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On the day after her high school graduation party, Henriette Karra, 17, confided in a relative her plans to become a Muslim for her boyfriend.
Henriette, an Arab Israeli, knew that her Christian family in Ramle, a city in central Israel, would be furious.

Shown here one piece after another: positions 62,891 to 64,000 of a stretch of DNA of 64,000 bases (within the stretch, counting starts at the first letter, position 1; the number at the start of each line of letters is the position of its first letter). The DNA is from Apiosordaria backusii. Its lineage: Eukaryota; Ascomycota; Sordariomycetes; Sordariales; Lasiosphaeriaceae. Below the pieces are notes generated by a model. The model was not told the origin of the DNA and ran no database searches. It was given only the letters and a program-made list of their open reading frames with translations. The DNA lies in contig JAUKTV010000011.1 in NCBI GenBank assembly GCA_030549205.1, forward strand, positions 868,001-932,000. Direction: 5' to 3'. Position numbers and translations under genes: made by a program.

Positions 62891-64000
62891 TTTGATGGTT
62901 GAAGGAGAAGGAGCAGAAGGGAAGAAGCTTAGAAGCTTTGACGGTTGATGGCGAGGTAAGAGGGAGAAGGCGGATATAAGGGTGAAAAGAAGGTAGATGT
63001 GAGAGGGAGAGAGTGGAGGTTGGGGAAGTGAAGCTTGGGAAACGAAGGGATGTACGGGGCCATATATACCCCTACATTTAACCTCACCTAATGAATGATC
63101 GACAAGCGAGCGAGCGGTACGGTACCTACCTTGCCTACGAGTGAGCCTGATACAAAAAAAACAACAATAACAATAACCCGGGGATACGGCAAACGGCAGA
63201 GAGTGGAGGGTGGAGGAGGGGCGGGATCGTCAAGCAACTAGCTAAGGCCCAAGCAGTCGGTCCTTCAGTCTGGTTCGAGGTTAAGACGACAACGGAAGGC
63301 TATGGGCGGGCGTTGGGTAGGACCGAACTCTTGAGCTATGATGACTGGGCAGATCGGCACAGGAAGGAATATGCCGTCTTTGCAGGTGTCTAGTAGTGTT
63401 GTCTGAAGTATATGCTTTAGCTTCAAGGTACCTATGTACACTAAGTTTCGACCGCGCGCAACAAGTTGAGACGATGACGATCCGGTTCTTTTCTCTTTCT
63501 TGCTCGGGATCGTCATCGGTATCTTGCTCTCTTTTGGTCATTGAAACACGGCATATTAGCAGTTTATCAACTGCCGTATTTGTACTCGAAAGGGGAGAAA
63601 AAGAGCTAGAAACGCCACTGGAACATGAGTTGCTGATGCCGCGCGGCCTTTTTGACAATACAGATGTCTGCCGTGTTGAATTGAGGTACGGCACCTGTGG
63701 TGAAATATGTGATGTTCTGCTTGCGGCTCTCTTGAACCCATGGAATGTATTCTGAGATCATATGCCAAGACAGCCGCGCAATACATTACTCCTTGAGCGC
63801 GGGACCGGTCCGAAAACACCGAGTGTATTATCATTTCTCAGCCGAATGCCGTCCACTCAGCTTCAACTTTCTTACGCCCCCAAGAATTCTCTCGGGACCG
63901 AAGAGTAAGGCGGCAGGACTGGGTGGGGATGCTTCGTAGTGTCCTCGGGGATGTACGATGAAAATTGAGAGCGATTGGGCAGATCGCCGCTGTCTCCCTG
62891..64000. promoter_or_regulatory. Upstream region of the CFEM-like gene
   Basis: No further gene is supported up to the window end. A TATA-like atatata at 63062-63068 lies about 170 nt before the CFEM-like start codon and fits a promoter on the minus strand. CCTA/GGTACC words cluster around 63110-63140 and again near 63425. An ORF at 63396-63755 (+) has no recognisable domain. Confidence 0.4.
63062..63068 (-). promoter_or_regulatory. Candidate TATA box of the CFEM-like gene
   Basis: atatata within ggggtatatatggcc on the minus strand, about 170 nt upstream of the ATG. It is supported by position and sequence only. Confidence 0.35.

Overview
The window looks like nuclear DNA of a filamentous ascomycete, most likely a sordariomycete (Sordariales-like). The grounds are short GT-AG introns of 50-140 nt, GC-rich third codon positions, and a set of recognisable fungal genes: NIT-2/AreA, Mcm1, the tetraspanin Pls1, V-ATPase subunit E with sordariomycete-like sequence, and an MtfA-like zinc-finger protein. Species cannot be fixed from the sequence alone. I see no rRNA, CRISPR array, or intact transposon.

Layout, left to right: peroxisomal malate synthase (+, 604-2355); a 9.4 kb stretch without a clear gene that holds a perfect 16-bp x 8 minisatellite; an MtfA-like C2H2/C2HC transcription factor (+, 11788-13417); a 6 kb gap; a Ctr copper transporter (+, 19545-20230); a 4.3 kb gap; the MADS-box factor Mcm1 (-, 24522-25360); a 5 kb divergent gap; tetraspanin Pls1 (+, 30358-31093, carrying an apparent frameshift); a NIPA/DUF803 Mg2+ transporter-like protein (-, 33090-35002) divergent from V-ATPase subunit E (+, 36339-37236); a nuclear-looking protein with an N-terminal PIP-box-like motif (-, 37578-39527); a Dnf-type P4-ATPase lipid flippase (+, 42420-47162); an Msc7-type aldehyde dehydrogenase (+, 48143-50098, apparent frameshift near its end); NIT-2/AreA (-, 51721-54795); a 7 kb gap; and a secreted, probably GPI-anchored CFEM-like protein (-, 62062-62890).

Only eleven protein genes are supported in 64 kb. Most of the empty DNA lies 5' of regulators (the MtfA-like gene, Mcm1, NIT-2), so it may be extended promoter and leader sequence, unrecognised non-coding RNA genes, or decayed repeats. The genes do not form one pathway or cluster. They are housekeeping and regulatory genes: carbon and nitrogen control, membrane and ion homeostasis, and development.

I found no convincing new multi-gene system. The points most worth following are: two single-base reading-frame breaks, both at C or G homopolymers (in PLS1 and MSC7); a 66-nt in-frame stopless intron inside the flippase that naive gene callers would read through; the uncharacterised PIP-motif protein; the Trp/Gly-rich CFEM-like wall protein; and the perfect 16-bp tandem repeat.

A few months later, he had to return to China to see his parents and to tell them about us. He told me once that we would meet at the end of our lives, and that he would take me to a Chinese mountain ( I don’t remember its name). I have always been interested in Asian culture, especially Japanese culture. He returned from China and the guy before me was not the one I once knew. I’ve recently been flirting with another Chinese man who also works in my building. When I got home, I told my sisters that I had “the coup de foudre” for a gorgeous Korean, as I thought he was from Korea. Upon returning to work, I was downstairs in the building at 12 noon — lunchtime — to wait for him. He told me later that he was unable to speak, and that his name was Bo. We fell in love at the first glance, we talked about marriage and kids few days later. Then my sister died and I was living a family tragedy. Then things went worse when Bo sent me an e-mail two weeks into his visit to China, saying his parents were against our marriage. I remember once I touched his face and cried, “Look at me! But I decided it was time to meet another guy — Chinese, of course. I called him immediately, but he couldn’t even talk. Even if we both speak English, we couldn’t express our real feeling through it. I thought that since my parents agreed with it, so his parents will too. After one year of mourning, I was still in love with Bo. Physically he had issues at the beginning as I am more curvy and not like Chinese women (we had to have a long discussion to overcome this). I found the whole thing funny because I didn’t have a clue about his inner turmoil. I felt as if I was living in a real-life drama, with the loss of my sister and the love of my life.